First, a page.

How can it be that our lovely full month in New York City has dwindled to seven days and counting until we return to Maine? We have not spent every day in a dead heat of activity, rather have passed many days in a leisurely manner. As I wrote to my brother from MA recently, who with his wife had spent a hectic 3 days visiting the Grounds for Sculpture in Trenton, NJ and then perhaps 6-7 museums and galleries in Manhattan before returning home without even so much as a phone call to us, some people go on vacation to do things and some people to not do things. We needed time away from our matrix with few responsibilities–all the worries will still be there when we get home, and some have even come knocking to challenge our equanimity and repose, but we have pursued our goals with time to breathe these past three weeks, and one way and another, have accomplished a good deal.
During our usual madcap visits to NYC, rather more like my brother’s hectic trip mentioned above, we have filled each day and night with activity, slept little, and returned needing more than a day or two of “catch-up” after the grueling 10 hour drive. This time we will split the return trip into two days, visiting with either friends or family in MA on the way to ME so not to lose the benefits of the time of our relaxation.
As many of you know, I have done most of my shopping for African fabrics on the African continent in the past, when time and money permitted the travel and adventure, but of late, these past three years, responsibility has been rather a heavier mantle, and I have “shopped” closer to home through the auspices of friends traveling abroad, and the occasional forays into African New York. Here is what I have noticed in my rambles during this month of April 2010.
There are fewer shops selling factory made African Fabric that actually comes from Africa and more selling African fabric that comes from China and Pakistan. There are fewer shops overall, and some have moved to less prominent locations or into smaller venues. The same irregular quality of materials continues, with some fabrics so flimsy as to be scarcely better than heavily starched gauze while one can still find better quality cloth mixed into the stacks of flat folded cottons that line the perimeters of small shops and boutiques. Surprising items can be discovered if you ask permission to look into the bags and tubs of additional goods that may be stacked up in African Craft shops, and some shop keepers have always only ever bought the best and can show you antique textiles that will set you back a paycheck or two but enliven your home or collection for the rest of your life.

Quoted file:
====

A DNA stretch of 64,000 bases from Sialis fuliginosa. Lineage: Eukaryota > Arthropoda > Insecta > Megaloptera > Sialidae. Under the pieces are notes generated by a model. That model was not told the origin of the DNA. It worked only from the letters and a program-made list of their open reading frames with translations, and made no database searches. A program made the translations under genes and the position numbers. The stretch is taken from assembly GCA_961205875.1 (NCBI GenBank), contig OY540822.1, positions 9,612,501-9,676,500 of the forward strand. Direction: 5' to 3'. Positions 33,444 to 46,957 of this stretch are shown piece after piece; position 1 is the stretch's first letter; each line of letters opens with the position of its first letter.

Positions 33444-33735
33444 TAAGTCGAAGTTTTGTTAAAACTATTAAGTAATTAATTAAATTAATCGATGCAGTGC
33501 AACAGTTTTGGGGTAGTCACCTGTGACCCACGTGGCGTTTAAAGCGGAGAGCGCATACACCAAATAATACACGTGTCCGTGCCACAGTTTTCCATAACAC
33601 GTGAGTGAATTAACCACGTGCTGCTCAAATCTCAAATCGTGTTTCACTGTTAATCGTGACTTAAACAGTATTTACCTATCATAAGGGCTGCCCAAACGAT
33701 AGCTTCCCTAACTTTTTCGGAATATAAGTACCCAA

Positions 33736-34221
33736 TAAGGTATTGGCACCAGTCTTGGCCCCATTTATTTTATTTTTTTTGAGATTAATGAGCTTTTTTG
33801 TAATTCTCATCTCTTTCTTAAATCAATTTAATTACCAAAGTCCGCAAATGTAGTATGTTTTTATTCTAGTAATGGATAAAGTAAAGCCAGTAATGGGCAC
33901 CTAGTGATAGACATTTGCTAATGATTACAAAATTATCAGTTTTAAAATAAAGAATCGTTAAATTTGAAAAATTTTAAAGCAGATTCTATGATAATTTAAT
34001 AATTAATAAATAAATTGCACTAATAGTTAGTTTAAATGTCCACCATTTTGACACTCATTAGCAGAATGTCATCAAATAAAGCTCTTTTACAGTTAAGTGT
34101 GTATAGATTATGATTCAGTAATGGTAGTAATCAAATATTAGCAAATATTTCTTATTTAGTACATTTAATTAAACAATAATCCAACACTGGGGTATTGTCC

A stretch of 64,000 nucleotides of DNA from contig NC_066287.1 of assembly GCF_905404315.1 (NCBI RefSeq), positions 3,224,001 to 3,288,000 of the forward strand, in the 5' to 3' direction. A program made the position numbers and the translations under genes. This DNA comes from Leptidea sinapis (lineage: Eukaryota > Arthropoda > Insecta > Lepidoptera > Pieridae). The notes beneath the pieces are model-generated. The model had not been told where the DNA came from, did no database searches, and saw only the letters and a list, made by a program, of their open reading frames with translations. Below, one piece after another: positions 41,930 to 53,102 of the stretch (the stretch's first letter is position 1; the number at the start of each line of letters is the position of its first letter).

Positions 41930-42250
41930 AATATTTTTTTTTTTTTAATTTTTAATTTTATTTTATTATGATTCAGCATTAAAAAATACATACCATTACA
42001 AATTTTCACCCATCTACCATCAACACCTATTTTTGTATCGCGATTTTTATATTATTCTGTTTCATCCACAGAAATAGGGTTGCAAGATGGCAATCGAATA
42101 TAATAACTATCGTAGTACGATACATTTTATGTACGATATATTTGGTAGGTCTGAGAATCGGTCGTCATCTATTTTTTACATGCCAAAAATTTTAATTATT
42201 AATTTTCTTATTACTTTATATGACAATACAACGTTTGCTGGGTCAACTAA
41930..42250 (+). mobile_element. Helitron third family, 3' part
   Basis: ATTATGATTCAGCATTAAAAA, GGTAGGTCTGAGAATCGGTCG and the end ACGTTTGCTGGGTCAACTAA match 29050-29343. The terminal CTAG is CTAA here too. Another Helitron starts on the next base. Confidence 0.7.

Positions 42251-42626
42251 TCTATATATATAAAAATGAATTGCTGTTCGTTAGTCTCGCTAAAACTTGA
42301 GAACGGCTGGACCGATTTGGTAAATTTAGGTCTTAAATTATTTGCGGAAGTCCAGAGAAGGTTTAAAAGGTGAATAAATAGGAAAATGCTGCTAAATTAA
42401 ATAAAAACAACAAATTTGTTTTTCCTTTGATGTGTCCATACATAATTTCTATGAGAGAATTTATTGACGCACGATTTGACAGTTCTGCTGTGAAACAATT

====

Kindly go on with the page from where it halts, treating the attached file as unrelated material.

Some stores that used to sell predominantly wax fabrics from all-over, from Cote d’Ivoire to Holland to Nigeria to London or Senegal, now feature a small inventory of cottons from China and Pakistan, but have a large inventory of machine made and hand-cut lace brocades from Korea for fancy party clothes or perhaps curtains. These fabrics are usually sold in 5 yard lengths and the sky’s the limit as far as cost is concerned. We were recently in one store in the Fashion District in mid-town where, on random asking, we were told that one 5-yard length of fabric was $180, a second was $250, and a third over $500. And that was before having your tailor or seamstress whip up a lovely for you to wear to that must-attend event. Me? I could have spent a lot of money there on fabulous yardage but alas, lack the lifestyle wherein to wear anything made from such fantasy fairy tale fabrics.
Though I was able to find some really nice quality wax prints, I have bought more hand-decorated damask and flat weave cottons–Tchoup–than I anticipated finding, and also some wax block resist Indigo cloth from Guinea the likes of which I have only ever seen from Nigeria previously. Since I started this business selling the hand decorated and dyed fabrics from the Gambia, this is a nice full circle for me. I think, however, that I will have to follow through with a new marketing plan, because my customers are accustomed to seeing African prints at the web store and I no longer can tempt you with my displays of fabric at the sewing and quilting festivals and conferences where we used to meet in person until I retired from road shows last year. Anyone have any good ideas?